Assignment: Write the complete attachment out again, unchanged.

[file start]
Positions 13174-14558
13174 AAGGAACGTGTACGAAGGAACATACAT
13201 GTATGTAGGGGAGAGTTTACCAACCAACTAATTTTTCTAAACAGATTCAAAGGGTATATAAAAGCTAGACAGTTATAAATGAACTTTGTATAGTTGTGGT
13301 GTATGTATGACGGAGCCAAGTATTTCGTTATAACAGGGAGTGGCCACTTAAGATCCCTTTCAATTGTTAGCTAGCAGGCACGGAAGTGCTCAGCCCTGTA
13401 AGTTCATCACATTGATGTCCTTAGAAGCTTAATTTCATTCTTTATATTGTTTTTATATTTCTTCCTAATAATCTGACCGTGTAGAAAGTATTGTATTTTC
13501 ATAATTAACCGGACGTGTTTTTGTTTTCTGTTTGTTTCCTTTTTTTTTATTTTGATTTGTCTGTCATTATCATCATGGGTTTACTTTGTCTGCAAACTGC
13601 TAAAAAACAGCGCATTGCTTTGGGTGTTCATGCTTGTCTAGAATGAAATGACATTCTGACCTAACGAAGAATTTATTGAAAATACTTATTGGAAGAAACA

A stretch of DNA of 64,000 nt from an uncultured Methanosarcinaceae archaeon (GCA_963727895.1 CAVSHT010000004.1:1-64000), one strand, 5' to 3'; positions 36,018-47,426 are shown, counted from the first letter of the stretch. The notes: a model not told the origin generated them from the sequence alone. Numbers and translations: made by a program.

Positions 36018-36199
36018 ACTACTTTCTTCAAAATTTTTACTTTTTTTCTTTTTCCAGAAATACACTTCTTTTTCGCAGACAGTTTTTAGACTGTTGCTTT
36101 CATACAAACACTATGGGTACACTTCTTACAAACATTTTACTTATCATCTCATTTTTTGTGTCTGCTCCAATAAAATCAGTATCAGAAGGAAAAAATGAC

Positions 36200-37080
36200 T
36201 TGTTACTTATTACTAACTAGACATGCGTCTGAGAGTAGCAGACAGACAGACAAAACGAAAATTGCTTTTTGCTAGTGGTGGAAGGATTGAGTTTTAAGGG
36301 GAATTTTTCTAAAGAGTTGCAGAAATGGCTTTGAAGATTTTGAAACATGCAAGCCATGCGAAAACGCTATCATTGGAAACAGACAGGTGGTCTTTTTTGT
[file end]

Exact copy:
Positions 13174-14558
13174 AAGGAACGTGTACGAAGGAACATACAT
13201 GTATGTAGGGGAGAGTTTACCAACCAACTAATTTTTCTAAACAGATTCAAAGGGTATATAAAAGCTAGACAGTTATAAATGAACTTTGTATAGTTGTGGT
13301 GTATGTATGACGGAGCCAAGTATTTCGTTATAACAGGGAGTGGCCACTTAAGATCCCTTTCAATTGTTAGCTAGCAGGCACGGAAGTGCTCAGCCCTGTA
13401 AGTTCATCACATTGATGTCCTTAGAAGCTTAATTTCATTCTTTATATTGTTTTTATATTTCTTCCTAATAATCTGACCGTGTAGAAAGTATTGTATTTTC
13501 ATAATTAACCGGACGTGTTTTTGTTTTCTGTTTGTTTCCTTTTTTTTTATTTTGATTTGTCTGTCATTATCATCATGGGTTTACTTTGTCTGCAAACTGC
13601 TAAAAAACAGCGCATTGCTTTGGGTGTTCATGCTTGTCTAGAATGAAATGACATTCTGACCTAACGAAGAATTTATTGAAAATACTTATTGGAAGAAACA

A stretch of DNA of 64,000 nt from an uncultured Methanosarcinaceae archaeon (GCA_963727895.1 CAVSHT010000004.1:1-64000), one strand, 5' to 3'; positions 36,018-47,426 are shown, counted from the first letter of the stretch. The notes: a model not told the origin generated them from the sequence alone. Numbers and translations: made by a program.

Positions 36018-36199
36018 ACTACTTTCTTCAAAATTTTTACTTTTTTTCTTTTTCCAGAAATACACTTCTTTTTCGCAGACAGTTTTTAGACTGTTGCTTT
36101 CATACAAACACTATGGGTACACTTCTTACAAACATTTTACTTATCATCTCATTTTTTGTGTCTGCTCCAATAAAATCAGTATCAGAAGGAAAAAATGAC

Positions 36200-37080
36200 T
36201 TGTTACTTATTACTAACTAGACATGCGTCTGAGAGTAGCAGACAGACAGACAAAACGAAAATTGCTTTTTGCTAGTGGTGGAAGGATTGAGTTTTAAGGG
36301 GAATTTTTCTAAAGAGTTGCAGAAATGGCTTTGAAGATTTTGAAACATGCAAGCCATGCGAAAACGCTATCATTGGAAACAGACAGGTGGTCTTTTTTGT